Craig Mackinlay will remain a Conservative candidate in the general election despite being charged as part of an electoral fraud investigation.
The Conservative politician argued his push to become the MP in South Thanet would be “unaffected” after the Crown Prosecution Service said there was enough evidence to bring charges relating to his 2015 election expenses.
The Independent understands Theresa May is backing Mr Mackinlay’s position. In a statement however, the Tory candidate went further, attacking the CPS and Kent Police for their handling of the case and questioning why the decision had come just days before the 8 June election.
The CPS’s announcement said Mr Mackinlay, 50, is accused of “falsely” declaring expenses in the run up to the 2015 vote, which saw him narrowly defeat Ukip’s Nigel Farage.
But the Conservative said: “My candidature [in 2017] in South Thanet is entirely unaffected and my campaign continues as before.
“I will not let this decision affect the hard work I do for my constituents and the hard work I hope to do for them after the 8th of June.”
Allegations were made against a string of Tories after the election two years ago, relating to claims that incorrect expenses were filed for the party’s battle bus tour, but most had been dropped by the CPS up to now, with Mr Mackinlay’s the only one outstanding.
The candidate added: “Our justice system is underpinned by the presumption of innocence and I’m confident that I will be acquitted, as I have done nothing wrong and have acted honestly and properly whilst a candidate in 2015, and, as all candidates do, acted upon advice throughout.
“Clearly this is a shocking decision from the CPS, given that I have done nothing wrong, and I’m confident that this will be made very clear as the matter progresses.”
The CPS’s investigation saw them question whether any candidates had labelled spending on hotels and campaign material as national spending rather than local, potentially allowing them to increase their constituency campaigning without breaking a legal spending ceiling.
In Mr Mackinlay’s case, the focus of the investigation is believed to have centred on whether stays for party workers at the Royal Harbour Hotel in Ramsgate and the Premier Inn in Margate were wrongly attributed to national party expenditure, rather than a local expense.
But the candidate went on the offensive, hitting out at prosecutors by saying: “I’m very disappointed with the way this has been handled by the the CPS and Kent Police and I must question the timing of this decision, given that Kent Police confirmed on the 18th of April that their file had been sent to the CPS to review and make their decision.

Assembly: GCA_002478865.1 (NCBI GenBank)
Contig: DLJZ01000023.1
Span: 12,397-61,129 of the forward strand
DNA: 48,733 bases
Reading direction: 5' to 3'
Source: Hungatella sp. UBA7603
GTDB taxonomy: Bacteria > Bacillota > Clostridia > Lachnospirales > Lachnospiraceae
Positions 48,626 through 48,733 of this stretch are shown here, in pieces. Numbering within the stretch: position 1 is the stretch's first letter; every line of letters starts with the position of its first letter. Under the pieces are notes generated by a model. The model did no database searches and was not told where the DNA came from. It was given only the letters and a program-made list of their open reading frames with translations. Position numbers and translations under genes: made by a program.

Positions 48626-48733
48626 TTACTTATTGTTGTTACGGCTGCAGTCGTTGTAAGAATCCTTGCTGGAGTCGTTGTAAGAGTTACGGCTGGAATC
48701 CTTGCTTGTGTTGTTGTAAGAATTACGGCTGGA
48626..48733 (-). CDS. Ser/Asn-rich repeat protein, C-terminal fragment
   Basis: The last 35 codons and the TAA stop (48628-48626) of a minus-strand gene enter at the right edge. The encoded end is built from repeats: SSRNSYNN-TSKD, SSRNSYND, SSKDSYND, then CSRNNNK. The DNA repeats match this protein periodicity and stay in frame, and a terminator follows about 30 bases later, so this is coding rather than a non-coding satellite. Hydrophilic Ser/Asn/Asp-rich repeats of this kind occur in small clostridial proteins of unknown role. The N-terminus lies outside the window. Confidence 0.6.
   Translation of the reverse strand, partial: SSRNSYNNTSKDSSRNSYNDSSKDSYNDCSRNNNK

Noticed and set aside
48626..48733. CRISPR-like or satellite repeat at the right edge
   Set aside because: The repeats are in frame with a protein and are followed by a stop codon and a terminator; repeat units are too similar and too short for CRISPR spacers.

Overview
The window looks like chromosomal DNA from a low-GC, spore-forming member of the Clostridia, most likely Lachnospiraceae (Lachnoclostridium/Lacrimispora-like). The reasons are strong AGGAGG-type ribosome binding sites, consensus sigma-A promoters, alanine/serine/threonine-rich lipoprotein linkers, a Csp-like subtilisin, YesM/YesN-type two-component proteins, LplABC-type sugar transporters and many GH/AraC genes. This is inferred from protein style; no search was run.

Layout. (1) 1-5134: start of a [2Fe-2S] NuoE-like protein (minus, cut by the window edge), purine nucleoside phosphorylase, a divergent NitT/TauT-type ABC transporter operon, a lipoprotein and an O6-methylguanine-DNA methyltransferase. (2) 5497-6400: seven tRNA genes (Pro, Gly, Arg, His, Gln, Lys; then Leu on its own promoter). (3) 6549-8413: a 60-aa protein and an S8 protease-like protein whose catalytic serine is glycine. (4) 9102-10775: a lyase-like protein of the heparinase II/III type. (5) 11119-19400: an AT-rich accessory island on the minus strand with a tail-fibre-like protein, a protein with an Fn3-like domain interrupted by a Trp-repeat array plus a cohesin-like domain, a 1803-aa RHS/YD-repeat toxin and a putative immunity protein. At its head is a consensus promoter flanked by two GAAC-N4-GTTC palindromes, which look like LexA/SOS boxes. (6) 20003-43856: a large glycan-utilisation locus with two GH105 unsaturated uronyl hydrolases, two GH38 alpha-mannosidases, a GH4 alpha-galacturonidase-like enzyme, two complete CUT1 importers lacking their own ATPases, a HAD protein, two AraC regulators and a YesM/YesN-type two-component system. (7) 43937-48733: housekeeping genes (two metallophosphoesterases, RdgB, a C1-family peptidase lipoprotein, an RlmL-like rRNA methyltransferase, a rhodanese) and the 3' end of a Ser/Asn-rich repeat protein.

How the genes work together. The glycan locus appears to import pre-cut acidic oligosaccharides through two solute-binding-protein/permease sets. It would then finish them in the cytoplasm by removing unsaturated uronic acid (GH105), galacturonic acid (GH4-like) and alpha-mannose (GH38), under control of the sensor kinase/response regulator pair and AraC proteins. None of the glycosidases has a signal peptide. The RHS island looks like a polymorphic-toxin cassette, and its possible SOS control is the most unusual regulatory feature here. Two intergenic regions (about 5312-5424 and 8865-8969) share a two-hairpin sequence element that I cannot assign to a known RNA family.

“Why leave this until a few days before the election?”
Election agent Nathan Gray, 28, and party organiser Marion Little, 62, have also been charged with offences under the Representation of the People Act 1983 and, with Mr Mackinlay, are due to appear at Westminster Magistrates Court on 4 July.
A Conservative Party spokesman said: “We continue to believe that this remaining allegation is unfounded. Our candidate has made clear that there was no intention by him or his campaigners to engage in any inappropriate activity.
“We believe that they have done nothing wrong, and we are confident that this will be proven as the matter progresses. The individuals remain innocent unless otherwise proven guilty in a court of law.”
Responding to the news, Labour leader Jeremy Corbyn said: “Nobody should be commenting on the details of an ongoing case. The police must be allowed to act independently to investigate on the basis of any evidence that they have got.
“The Crown Prosecution Service must be allowed to make it’s decision on whether to proceed with the case or not.”
The Conservatives have already admitted under-declaring spending on their national 2015 campaign and were fined £70,000 as a result, but they insist all local spending was properly declared. Labour and Liberal Democrats had also been fined by the Electoral Commission in relation to spending returns from 2015.
The Metropolitan Police is also considering whether the Tory treasurer at the time, Simon Day, “knowingly or recklessly made a false declaration”.